Mayoral Debate Falls Flat With Last Minute Disagreement

By Seth Daniel

Tuesday night’s highly-anticipated mayoral debate between the two perceived leading candidates, Mayor Martin Walsh and Councilor Tito Jackson, fell flat on its face late last week when the two camps disagreed about who should be on stage.

Political observers and media members all over the City had been anxiously awaiting the first debate between the two major candidates at UMass Boston on Tuesday night, but as the final contingencies were being tended to – everything went up in smoke.

Now, the Jackson campaign is questioning whether Walsh will ever debate Jackson, and whether the mayor will simply shy away from all debates until November. The Walsh campaign countered, though, that it isn’t fair to exclude other candidates on the ballot in a Preliminary Election.

It would have been the first and, likely, only head-to-head debate between the two candidates before the fast-approaching Sept. 26 Preliminary Election, which features four candidates, including Walsh, Jackson, Bob Cappucci and Joe Wiley.

The debate was to be sponsored by the Boston Globe and WBUR.

The Walsh camp said on Friday they would not participate before the Preliminary unless all four candidates were on stage.

“It’s part of the democratic process that each candidate who has earned a place on the ballot has an equal opportunity to be heard by voters,” said Walsh campaign spokesperson Gabrielle Farrell. “While Mayor Walsh was happy to participate in the forum hosted by WBUR and the Boston Globe at UMass Boston – and is fully committed to taking part in a debate before the preliminary election – it is very important to him that voters have an opportunity to hear from all four eligible mayoral candidates.”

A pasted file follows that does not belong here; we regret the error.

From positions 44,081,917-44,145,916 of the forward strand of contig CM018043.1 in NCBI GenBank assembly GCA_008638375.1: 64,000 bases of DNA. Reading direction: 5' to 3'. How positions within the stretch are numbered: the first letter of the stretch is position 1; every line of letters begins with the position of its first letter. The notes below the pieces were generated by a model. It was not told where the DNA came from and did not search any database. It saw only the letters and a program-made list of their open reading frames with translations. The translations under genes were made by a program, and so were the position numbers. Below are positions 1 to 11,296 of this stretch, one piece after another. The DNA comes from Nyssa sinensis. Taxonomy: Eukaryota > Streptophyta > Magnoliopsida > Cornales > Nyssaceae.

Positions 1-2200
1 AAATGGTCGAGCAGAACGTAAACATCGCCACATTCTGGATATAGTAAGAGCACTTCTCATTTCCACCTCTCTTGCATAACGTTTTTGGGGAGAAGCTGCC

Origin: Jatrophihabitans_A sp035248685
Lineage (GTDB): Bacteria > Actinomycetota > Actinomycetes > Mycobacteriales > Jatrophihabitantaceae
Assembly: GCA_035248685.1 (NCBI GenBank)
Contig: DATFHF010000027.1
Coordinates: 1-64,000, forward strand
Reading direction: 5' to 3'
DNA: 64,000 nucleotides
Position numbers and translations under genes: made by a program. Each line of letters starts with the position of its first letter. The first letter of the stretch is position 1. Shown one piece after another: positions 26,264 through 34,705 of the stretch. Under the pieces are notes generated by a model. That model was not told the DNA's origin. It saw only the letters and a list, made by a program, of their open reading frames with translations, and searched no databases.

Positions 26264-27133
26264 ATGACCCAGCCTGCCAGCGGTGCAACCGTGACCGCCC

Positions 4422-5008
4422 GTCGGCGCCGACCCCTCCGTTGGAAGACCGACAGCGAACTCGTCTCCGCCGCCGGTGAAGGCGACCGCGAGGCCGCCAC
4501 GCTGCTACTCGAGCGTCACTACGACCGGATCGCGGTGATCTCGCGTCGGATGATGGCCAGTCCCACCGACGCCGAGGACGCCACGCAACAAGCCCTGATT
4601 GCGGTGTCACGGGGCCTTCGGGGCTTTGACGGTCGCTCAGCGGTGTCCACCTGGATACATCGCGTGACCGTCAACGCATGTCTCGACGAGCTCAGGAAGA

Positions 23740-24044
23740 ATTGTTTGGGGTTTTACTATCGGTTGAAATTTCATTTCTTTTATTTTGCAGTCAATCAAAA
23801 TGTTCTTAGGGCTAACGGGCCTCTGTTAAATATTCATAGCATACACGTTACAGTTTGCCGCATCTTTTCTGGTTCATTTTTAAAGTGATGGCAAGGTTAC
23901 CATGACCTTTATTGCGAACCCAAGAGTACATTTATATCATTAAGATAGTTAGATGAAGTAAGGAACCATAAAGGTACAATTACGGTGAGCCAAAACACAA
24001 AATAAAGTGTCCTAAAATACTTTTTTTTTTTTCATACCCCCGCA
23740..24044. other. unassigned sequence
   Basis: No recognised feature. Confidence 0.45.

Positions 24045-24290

Meanwhile, the Jackson campaign said they were completely taken by surprise with the last minute cancelation for Tuesday’s debate. They said Walsh had been fully committed as far as they knew and his campaign had participated in pre-planning.

“The Jackson campaign fully cooperated and participated in the pre-planning debate process,” said campaign spokesperson TaShonda Vincent-Lee. “We were assured both parties had confirmed their participation by the completion of the walk-through. We were saddened upon receiving notice of the cancelation this week. We learned of the incumbent’s choice to not participate in the Sept. 12 debate…via the media. We believe in a fair democratic process, and welcome a debate with the other three mayoral candidates. Yet, just as many others are, I’m curious to know if the incumbent truly means this, considering his refusal and lack of participation in previously scheduled mayoral forums where all four candidates were invited.”

A debate between the final two candidates, which is expected to be Walsh and Jackson, has been penciled in for Oct. 25 – according to the Jackson campaign.

The campaigns have said nearly every news outlet in Boston has requested a debate between the two candidates.

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